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animation

Movie review: 'Robot Dreams' (2023)

Your rating: None Average: 3.5 (4 votes)

Movie poster, Dog and Robot walk hand in hand down a New York City street. Robot Dreams (trailer) is a 102-minute animated film released in December 2023, made by Arcadia, Lokiz and other studios. Based on a 2007 graphic novel (Amazon US - UK - Spanish edition) by Sara Varon, this Spanish-French production was written and directed by Pablo Berger, who had never worked in animation before, so he collaborated closely with art director José Luis Ágreda and storyboard artist Maca Gil for a year and a half to plan the project. It worked out really well!

Two neat things: it's a 2D film in an overbearingly 3D market, and there's no dialog. It takes place in a slightly alternative version of New York City in 1984, a funny-animal one. The main character, "Dog", lives in a Manhattan apartment. He's extremely lonely. One day he sees a TV ad for robot friends, so he orders one; after putting it together - he's not lonely anymore! Aside from this modern leap in artificial intelligence and robotics, the film is as early-80s as it gets: boomboxes, cassettes, VCRs, and Walkmen.

Digging Up Positivity - April 2024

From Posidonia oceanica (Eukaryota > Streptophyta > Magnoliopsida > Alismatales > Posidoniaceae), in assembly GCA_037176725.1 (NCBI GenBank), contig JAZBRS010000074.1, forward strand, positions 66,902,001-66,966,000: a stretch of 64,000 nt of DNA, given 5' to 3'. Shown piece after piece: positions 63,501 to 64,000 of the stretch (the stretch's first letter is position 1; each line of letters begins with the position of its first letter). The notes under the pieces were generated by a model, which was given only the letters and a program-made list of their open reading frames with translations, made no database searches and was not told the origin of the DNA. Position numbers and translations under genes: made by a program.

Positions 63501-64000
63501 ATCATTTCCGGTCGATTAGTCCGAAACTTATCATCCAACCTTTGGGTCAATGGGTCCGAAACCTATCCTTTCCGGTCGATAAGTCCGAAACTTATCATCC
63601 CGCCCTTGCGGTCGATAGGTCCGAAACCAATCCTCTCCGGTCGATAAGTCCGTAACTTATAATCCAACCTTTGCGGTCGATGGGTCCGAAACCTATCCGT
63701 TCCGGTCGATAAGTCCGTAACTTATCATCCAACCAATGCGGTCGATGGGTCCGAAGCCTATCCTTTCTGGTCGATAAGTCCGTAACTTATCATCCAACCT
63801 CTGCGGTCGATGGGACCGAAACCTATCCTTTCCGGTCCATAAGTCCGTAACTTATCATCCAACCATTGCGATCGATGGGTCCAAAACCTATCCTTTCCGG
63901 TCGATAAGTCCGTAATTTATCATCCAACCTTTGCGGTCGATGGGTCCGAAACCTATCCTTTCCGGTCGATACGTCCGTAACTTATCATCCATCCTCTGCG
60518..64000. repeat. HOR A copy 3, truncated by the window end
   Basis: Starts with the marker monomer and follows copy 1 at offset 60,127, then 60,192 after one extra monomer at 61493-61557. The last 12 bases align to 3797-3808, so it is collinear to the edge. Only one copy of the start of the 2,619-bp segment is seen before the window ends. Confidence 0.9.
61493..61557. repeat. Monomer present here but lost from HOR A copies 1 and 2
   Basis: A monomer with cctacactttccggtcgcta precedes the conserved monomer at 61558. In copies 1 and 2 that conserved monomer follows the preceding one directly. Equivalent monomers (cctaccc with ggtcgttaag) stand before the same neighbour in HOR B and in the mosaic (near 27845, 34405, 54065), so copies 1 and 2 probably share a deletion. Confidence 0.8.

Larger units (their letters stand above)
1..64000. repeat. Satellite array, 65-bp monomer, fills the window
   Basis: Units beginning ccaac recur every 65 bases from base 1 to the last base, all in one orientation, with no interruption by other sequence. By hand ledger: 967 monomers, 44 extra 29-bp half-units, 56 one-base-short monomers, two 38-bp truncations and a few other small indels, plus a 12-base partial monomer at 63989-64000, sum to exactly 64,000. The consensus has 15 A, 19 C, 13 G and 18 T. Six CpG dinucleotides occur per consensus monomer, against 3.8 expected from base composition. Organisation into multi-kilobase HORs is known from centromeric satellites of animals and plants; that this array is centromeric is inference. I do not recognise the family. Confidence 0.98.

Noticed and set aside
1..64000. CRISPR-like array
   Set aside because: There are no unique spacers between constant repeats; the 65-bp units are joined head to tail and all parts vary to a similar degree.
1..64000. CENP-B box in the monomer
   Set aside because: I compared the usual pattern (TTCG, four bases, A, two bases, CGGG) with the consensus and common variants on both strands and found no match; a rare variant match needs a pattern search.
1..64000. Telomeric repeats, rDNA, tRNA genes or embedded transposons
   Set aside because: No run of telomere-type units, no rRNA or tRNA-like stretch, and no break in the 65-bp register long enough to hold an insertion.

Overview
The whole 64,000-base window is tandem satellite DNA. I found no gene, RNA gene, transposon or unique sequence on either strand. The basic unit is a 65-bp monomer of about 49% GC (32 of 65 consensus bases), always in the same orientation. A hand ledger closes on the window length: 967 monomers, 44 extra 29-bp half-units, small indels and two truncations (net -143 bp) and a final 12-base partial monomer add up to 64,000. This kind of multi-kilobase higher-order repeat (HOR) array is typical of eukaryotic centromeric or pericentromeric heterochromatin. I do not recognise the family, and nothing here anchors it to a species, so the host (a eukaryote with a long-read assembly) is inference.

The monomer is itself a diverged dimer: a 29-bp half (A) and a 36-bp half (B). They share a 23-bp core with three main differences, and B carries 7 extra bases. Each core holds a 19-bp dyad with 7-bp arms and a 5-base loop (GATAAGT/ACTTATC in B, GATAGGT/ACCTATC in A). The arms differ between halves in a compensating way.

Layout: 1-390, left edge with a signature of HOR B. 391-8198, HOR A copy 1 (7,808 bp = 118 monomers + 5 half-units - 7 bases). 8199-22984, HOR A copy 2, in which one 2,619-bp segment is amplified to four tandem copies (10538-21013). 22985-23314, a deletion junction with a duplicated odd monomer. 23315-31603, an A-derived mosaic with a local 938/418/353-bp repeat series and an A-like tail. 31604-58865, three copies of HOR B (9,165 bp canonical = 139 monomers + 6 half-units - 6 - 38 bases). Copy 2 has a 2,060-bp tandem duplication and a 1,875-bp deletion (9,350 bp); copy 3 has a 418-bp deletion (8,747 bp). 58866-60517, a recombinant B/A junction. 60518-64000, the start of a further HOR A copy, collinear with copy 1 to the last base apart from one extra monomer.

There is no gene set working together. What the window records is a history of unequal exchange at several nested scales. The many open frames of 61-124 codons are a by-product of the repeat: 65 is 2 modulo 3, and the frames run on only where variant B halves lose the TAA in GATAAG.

Your rating: None Average: 5 (1 vote)

Welcome to the April episode of Digging Up Positivity! Spring is in the air and summer is just around the corner.

In this episode:

  • The April charities from the fandom
  • Even crocodiles need to go to the dentist
  • Animation news
  • A wonderful interview with one of the main forces behind AnthroIrish!

And much more.

Oh hey! Also, I am happy to say we are giving out item from my PAWS collection from my ArtworkTee store, more details at the end of this video.

Movie reviews: "The Tiger's Apprentice", "Heroes of the Golden Mask", "Rumble"

Your rating: None Average: 3.3 (3 votes)

The Tiger's Apprentice posterLet's review some computer-animated films! Here are trailers for:

The Tiger's Apprentice,
Heroes of the Golden Mask,
and Rumble.

Short version: The Tiger's Apprentice, action, one character has a tiger form, lots of Chinese culture, story is nothing great. Heroes of the Golden Mask, terrible. Rumble, wrestling-sponsored sports comedy, very formula loser-wins story, maybe of interest to furry macro fans.

Review: 'Kung Fu Panda 4'

Your rating: None Average: 2.9 (7 votes)

'Kung Fu Panda 4' poster I've already seen this movie twice, paying full price both times. Kung Fu Panda 4 is the first movie I've watched multiple times in theaters since Zootopia. I liked it, is what I'm saying. It is part of the Kung Fu Panda series of movies, which would be important to furry movie fans even if they weren't very good. No other fully-anthropomorphic-animal-populated movie franchise out there has gotten to four movies. Fortunately, the series has consistently been one of the better animated franchises, furry or not.